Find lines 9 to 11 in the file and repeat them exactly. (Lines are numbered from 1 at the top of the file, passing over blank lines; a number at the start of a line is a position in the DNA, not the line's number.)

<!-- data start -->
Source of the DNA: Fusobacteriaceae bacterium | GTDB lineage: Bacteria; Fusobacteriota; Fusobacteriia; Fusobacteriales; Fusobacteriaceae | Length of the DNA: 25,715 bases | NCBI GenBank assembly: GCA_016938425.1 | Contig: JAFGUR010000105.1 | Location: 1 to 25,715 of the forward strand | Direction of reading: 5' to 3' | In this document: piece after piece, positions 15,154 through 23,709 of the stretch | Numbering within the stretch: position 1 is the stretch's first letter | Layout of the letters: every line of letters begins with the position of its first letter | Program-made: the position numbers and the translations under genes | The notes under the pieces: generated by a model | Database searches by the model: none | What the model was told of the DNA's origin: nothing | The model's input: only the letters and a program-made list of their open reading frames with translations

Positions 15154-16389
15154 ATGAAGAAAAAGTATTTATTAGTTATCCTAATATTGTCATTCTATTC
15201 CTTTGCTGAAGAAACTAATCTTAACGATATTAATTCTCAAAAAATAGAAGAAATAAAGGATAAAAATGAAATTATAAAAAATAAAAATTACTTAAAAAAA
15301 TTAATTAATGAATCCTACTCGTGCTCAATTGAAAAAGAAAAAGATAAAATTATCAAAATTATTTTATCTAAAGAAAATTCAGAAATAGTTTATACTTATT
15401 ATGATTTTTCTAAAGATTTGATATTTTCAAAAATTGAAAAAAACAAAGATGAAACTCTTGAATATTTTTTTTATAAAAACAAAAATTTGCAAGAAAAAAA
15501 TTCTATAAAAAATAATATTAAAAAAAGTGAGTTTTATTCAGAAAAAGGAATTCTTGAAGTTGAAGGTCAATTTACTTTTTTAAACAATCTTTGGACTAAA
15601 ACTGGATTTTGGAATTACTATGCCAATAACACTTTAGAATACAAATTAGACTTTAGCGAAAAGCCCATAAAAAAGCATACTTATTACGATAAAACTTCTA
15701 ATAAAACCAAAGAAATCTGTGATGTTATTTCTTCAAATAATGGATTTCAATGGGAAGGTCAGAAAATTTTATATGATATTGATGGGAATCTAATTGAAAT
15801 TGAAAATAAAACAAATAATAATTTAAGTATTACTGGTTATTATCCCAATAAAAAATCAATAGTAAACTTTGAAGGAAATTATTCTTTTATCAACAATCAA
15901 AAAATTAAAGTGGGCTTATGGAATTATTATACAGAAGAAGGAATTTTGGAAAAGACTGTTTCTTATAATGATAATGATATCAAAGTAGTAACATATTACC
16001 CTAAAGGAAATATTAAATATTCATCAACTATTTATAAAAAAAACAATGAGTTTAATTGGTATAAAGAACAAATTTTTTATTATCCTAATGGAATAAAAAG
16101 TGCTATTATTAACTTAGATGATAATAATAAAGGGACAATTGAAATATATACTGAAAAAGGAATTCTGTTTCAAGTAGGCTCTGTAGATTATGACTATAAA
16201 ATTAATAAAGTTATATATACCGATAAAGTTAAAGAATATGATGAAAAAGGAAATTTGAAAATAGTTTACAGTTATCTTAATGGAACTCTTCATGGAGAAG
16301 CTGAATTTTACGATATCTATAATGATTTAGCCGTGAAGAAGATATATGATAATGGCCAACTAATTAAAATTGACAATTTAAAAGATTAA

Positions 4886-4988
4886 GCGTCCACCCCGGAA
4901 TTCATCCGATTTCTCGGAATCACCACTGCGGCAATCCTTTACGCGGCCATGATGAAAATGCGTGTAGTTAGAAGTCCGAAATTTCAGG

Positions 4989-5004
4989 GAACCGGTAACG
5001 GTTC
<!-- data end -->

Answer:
15701 ATAAAACCAAAGAAATCTGTGATGTTATTTCTTCAAATAATGGATTTCAATGGGAAGGTCAGAAAATTTTATATGATATTGATGGGAATCTAATTGAAAT
15801 TGAAAATAAAACAAATAATAATTTAAGTATTACTGGTTATTATCCCAATAAAAAATCAATAGTAAACTTTGAAGGAAATTATTCTTTTATCAACAATCAA
15901 AAAATTAAAGTGGGCTTATGGAATTATTATACAGAAGAAGGAATTTTGGAAAAGACTGTTTCTTATAATGATAATGATATCAAAGTAGTAACATATTACC